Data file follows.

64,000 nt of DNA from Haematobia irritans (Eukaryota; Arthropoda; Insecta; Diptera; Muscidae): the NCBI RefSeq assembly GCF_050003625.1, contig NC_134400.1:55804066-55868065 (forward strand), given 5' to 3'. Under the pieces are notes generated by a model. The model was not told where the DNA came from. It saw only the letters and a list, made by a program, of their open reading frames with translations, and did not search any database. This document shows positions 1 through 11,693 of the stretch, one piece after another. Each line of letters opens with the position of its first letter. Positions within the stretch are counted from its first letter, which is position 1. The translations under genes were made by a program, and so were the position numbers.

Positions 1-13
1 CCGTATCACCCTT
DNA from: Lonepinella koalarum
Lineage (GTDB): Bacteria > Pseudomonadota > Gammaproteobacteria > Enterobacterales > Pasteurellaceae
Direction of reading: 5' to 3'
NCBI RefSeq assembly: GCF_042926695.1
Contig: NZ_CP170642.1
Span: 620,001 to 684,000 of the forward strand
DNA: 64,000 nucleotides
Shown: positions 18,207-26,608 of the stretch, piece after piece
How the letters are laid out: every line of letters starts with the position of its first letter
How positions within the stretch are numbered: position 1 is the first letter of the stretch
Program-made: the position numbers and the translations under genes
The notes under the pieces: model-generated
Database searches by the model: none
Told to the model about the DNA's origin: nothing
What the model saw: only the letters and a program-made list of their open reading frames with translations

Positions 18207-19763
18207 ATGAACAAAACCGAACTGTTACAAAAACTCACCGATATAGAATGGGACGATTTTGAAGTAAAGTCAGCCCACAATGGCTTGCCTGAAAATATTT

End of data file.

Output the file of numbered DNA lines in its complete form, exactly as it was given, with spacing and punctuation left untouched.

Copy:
64,000 nt of DNA from Haematobia irritans (Eukaryota; Arthropoda; Insecta; Diptera; Muscidae): the NCBI RefSeq assembly GCF_050003625.1, contig NC_134400.1:55804066-55868065 (forward strand), given 5' to 3'. Under the pieces are notes generated by a model. The model was not told where the DNA came from. It saw only the letters and a list, made by a program, of their open reading frames with translations, and did not search any database. This document shows positions 1 through 11,693 of the stretch, one piece after another. Each line of letters opens with the position of its first letter. Positions within the stretch are counted from its first letter, which is position 1. The translations under genes were made by a program, and so were the position numbers.

Positions 1-13
1 CCGTATCACCCTT
DNA from: Lonepinella koalarum
Lineage (GTDB): Bacteria > Pseudomonadota > Gammaproteobacteria > Enterobacterales > Pasteurellaceae
Direction of reading: 5' to 3'
NCBI RefSeq assembly: GCF_042926695.1
Contig: NZ_CP170642.1
Span: 620,001 to 684,000 of the forward strand
DNA: 64,000 nucleotides
Shown: positions 18,207-26,608 of the stretch, piece after piece
How the letters are laid out: every line of letters starts with the position of its first letter
How positions within the stretch are numbered: position 1 is the first letter of the stretch
Program-made: the position numbers and the translations under genes
The notes under the pieces: model-generated
Database searches by the model: none
Told to the model about the DNA's origin: nothing
What the model saw: only the letters and a program-made list of their open reading frames with translations

Positions 18207-19763
18207 ATGAACAAAACCGAACTGTTACAAAAACTCACCGATATAGAATGGGACGATTTTGAAGTAAAGTCAGCCCACAATGGCTTGCCTGAAAATATTT